Cyril Smith: A Rochdale champion

Sir Cyril Smith on his 80th birthday Sir Cyril was a "champion" for Rochdale

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Born and raised in Rochdale, Sir Cyril Smith was fiercely loyal to the town which he went on to represent in Parliament for more than 20 years.

He died on Friday morning in his sleep at the town's Hurstead nursing home.

First elected to Rochdale Council aged 22, he was still campaigning on behalf of the Liberal Democrats and local charities more than 50 years on.

The larger-than-life politician celebrated his 80th birthday in 2008 with a pie supper at the town hall.

Former Rochdale MP Paul Rowen said he put the town back on the map.

"His contribution to public life was second to none," he said.

"He was a real character who was a hugely influential figure to many people.

'Huge loss'

"He certainly got me involved in politics as a young man and spurred me on to fight and win Rochdale in 2005. Certainly he played a huge part in my victory then.

"Even though he was frail, he insisted on coming out on the streets and knocking on doors. He was a real character."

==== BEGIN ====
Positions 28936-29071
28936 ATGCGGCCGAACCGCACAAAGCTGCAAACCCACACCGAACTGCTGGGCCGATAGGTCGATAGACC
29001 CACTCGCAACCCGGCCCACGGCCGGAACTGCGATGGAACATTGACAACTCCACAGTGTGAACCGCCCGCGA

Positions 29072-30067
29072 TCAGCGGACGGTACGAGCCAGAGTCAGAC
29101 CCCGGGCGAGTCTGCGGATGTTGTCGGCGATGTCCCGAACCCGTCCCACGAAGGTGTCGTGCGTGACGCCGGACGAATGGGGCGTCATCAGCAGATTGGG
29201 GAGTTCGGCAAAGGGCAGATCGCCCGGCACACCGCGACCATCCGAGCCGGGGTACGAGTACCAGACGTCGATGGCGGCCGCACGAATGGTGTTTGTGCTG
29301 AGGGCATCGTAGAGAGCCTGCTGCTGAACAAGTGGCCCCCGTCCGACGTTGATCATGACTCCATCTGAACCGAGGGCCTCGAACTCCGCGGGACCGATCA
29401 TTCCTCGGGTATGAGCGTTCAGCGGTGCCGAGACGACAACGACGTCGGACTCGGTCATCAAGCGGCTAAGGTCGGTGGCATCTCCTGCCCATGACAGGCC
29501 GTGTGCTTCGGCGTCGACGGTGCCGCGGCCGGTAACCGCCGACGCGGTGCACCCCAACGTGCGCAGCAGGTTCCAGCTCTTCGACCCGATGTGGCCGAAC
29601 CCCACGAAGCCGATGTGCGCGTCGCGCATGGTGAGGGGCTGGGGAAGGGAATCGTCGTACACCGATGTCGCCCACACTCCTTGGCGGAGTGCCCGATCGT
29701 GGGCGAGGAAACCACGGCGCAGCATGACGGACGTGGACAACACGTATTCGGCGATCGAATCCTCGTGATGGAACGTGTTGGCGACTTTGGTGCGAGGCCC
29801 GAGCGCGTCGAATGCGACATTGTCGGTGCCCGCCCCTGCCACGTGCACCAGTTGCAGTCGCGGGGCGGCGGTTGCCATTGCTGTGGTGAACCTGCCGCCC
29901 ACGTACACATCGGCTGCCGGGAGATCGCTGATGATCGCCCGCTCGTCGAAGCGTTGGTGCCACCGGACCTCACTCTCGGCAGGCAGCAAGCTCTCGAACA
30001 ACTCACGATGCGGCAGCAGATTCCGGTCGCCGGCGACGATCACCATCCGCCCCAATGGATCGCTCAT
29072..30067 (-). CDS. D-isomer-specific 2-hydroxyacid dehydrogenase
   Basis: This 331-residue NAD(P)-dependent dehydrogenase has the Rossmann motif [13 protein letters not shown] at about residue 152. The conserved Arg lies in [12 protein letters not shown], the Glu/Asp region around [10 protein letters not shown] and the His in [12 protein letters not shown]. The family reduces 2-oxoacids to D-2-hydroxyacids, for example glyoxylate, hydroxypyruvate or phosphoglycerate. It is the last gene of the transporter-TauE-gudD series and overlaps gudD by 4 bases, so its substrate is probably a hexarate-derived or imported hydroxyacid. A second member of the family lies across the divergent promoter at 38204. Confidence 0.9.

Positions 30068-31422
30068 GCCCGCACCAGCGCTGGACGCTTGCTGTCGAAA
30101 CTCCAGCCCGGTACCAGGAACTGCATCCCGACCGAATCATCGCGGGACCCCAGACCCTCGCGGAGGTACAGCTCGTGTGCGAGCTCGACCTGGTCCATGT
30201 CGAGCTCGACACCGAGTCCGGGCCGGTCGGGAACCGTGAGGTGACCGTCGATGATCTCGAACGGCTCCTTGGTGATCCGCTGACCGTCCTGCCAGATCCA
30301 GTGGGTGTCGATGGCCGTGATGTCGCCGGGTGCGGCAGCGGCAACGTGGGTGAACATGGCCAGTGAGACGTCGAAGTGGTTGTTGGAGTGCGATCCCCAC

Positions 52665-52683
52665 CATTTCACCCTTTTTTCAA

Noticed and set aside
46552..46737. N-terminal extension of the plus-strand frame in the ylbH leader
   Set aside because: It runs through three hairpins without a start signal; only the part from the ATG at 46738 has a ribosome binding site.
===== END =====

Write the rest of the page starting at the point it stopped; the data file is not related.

Manchester Lib Dem Simon Ashley said he was "a champion" for his hometown.

"Sir Cyril Smith was a champion for Rochdale and a formidable campaigner for the Liberal Democrats. His death is a huge loss to the party," he said.

"On behalf of the Manchester party, my condolences go out to his brother Norman and his family at this difficult time."

'Towering figure'

Current Rochdale MP, Labour's Simon Danczuk, said: "Cyril Smith was a towering figure in Rochdale politics and will be missed by many."

Deputy Prime Minister Nick Clegg said he was "deeply saddened" to hear of Sir Cyril's death.

"Everybody in Rochdale knew him not only as their MP but also as a friend," he said.

"Rochdale and Britain have sadly lost one of their great MPs, and I think we can safely say there will never be an MP quite like Cyril Smith again."

Born the illegitimate son of a Rochdale housemaid in 1928, Sir Cyril won a scholarship to Rochdale Grammar School for Boys, where he honed his debating skills at the local Unitarian Church.

He was elected to Parliament in 1972 for the Liberals and served the constituency until he retired in 1992.

The politician was knighted in 1988 and was awarded the MBE in 1966, when he also served as Mayor of Rochdale.

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